© Wokandapix via Pixabay
Author profile picture

Since the beginning of the corona crisis, it has become a common term: hybrid education. What it means is that the teacher knows how to find a mixture between classical, person-to-person education and a digital version of it. The practice of the past year has often been that, at all levels of education, the teacher would offer a lesson that would normally be taught in the classroom with a webcam – if the technical connections would allow it. Or that the teacher would be standing in front of the classroom, with half of the children in front of his or her nose and the other half at home behind the webcam.

And that’s not ideal, as all those involved have realized by now. Teachers miss the interaction, children drop out because they cannot concentrate, parents are worried about the consequences for the cognitive and social development of their children. All the more reason, therefore, to address these needs, especially since this mixed form of education seems to be here to stay.

‘Challenge of the utmost importance’

Claire Arts

To this end, the 42 secondary schools in the 21 Brainport municipalities are now starting a project that can improve both technical and educational aspects. Rector Claire Arts of Eckart College calls it ‘a challenge of the utmost importance’. “It is a technical issue and a didactic issue at the same time: how do you serve a class equally well inside and outside the school environment? And how do you accomplish that without being able to fully focus on either one of them? After all, we still have a situation in which some of the children will be inside the classroom and others at home.”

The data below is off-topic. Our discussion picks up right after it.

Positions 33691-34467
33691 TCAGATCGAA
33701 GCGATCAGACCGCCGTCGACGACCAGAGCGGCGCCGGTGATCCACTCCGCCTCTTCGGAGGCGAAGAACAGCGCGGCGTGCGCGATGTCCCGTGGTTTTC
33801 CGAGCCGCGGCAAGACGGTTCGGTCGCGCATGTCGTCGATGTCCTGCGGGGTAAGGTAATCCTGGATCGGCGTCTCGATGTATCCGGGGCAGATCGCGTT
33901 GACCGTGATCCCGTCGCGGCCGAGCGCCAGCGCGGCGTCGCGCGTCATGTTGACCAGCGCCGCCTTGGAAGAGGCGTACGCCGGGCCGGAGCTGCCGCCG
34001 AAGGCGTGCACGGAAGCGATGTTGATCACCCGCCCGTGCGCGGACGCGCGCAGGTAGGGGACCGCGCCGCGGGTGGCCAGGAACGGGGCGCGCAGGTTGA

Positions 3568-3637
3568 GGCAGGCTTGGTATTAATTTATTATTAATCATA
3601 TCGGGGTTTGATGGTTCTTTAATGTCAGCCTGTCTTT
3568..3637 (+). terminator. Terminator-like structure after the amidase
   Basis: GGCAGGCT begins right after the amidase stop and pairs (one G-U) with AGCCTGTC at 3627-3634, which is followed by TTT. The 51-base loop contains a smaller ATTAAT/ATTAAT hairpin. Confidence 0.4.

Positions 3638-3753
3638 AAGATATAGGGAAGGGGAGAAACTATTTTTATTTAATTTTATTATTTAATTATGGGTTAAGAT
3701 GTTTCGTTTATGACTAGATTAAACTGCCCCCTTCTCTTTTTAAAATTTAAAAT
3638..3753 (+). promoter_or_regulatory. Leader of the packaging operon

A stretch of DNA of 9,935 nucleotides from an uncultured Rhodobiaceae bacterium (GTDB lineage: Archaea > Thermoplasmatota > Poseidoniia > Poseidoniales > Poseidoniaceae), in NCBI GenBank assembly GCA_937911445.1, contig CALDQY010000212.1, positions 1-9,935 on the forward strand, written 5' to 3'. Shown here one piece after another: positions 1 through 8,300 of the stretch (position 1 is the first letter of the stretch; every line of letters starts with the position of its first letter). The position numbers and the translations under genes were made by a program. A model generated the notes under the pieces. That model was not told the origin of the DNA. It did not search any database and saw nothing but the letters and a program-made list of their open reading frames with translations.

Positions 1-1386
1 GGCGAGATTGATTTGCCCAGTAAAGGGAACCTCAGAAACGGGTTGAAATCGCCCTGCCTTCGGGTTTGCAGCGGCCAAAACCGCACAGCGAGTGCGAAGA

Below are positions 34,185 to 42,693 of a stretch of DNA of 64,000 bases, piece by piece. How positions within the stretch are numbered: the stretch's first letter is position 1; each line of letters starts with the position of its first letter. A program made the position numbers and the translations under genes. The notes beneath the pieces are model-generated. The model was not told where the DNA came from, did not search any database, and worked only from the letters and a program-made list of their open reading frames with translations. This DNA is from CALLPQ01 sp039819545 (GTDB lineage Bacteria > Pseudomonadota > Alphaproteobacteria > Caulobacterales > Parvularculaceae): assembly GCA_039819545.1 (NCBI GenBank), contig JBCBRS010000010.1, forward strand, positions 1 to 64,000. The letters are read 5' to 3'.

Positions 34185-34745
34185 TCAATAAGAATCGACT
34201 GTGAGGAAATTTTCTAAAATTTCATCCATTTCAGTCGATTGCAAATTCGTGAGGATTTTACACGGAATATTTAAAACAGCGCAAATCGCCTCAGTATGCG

Arts is in a hurry to come up with a solution: “We want to reinvent the wheel while the car continues to drive. What’s more, we’re talking about a vulnerable target group that deserves all our attention.” But at the same time, she wants to work on a more permanent approach. “Of course, the pressure will decrease after the corona crisis, but even then it can be useful to have a good grasp of the resources for hybrid education. That gives us opportunities that we don’t know – or don’t use – at this moment. The whole will contribute to more effective education, also for the future.”

On the technical side, Arts is thinking of setting up a kind of mobile ‘A-Team’ that travels from school to school to provide technical support for the implementation of the digital part of hybrid education. “We will use the tools that are already available but may also have to build parts ourselves. In addition, direct support may be needed at certain times.” There will also be a practical course in didactics for those teachers who need it.


Arts is counting on the input of the 42 schools. Consultations have already started with some of them. “We are in the process of setting up a structure to keep each other informed and to exchange knowledge. In this way, we can make use of the collected knowledge of all our colleagues.”

The project receives €175,000 support from the Eindhoven Metropolitan Area and will be supervised by Brainport Development. Arts: “We simply don’t have the time to organize all this, so it is very nice that Brainport is picking up the operational matters to relieve us”. The schools themselves are already investing in technology and didactics; this extra money can strengthen that process.